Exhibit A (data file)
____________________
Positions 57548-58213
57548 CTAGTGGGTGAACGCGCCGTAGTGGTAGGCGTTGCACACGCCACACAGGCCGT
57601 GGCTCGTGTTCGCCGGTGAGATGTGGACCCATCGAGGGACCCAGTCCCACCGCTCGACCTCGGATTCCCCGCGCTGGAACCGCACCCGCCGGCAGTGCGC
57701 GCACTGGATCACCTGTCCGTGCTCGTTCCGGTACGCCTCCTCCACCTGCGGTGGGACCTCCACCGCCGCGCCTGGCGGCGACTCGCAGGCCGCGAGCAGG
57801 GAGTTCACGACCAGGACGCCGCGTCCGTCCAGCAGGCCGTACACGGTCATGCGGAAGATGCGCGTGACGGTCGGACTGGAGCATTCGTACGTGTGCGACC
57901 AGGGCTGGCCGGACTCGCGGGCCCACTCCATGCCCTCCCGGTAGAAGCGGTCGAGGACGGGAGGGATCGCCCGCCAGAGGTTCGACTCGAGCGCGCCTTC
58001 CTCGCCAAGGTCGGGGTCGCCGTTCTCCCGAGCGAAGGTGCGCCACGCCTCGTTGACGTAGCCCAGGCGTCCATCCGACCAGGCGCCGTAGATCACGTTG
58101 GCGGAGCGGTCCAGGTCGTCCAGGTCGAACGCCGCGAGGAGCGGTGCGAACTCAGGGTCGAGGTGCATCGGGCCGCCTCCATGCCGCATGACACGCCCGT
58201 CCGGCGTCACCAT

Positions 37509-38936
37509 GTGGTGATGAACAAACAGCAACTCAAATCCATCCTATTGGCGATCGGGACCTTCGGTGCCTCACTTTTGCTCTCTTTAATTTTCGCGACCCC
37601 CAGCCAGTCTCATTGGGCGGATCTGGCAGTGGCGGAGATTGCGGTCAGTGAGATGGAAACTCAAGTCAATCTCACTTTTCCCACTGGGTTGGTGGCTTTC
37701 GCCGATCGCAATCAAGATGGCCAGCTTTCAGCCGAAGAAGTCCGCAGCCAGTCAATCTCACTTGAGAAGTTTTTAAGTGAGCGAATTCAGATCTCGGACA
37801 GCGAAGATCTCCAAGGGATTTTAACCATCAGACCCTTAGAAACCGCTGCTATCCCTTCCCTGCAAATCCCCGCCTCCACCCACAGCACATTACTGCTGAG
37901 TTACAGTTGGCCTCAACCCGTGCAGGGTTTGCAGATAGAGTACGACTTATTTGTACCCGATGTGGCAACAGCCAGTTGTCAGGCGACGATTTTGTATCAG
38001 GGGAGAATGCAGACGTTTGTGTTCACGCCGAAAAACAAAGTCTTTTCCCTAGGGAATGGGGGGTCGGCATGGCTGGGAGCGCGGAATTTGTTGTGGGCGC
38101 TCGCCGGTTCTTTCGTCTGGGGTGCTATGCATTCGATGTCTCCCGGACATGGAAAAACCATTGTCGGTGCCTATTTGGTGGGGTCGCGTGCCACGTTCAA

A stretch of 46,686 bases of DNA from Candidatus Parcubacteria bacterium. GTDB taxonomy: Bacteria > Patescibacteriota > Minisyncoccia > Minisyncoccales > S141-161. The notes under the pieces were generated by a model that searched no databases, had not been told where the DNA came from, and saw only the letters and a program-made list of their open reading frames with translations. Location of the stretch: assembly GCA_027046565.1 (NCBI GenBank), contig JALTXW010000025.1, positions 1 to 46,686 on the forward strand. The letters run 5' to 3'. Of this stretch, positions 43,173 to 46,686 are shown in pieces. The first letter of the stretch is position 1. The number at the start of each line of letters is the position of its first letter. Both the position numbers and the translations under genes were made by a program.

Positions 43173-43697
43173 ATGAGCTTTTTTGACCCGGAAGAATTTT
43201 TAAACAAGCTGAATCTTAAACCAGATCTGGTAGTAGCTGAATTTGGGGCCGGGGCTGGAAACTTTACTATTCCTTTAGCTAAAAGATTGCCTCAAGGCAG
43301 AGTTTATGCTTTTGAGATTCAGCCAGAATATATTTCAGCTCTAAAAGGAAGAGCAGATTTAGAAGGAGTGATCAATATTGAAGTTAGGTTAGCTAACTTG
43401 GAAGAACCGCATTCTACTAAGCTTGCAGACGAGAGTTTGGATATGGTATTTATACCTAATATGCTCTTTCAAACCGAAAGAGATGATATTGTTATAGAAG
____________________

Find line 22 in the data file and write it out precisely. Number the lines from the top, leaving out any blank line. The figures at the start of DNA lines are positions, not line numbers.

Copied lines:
43301 AGTTTATGCTTTTGAGATTCAGCCAGAATATATTTCAGCTCTAAAAGGAAGAGCAGATTTAGAAGGAGTGATCAATATTGAAGTTAGGTTAGCTAACTTG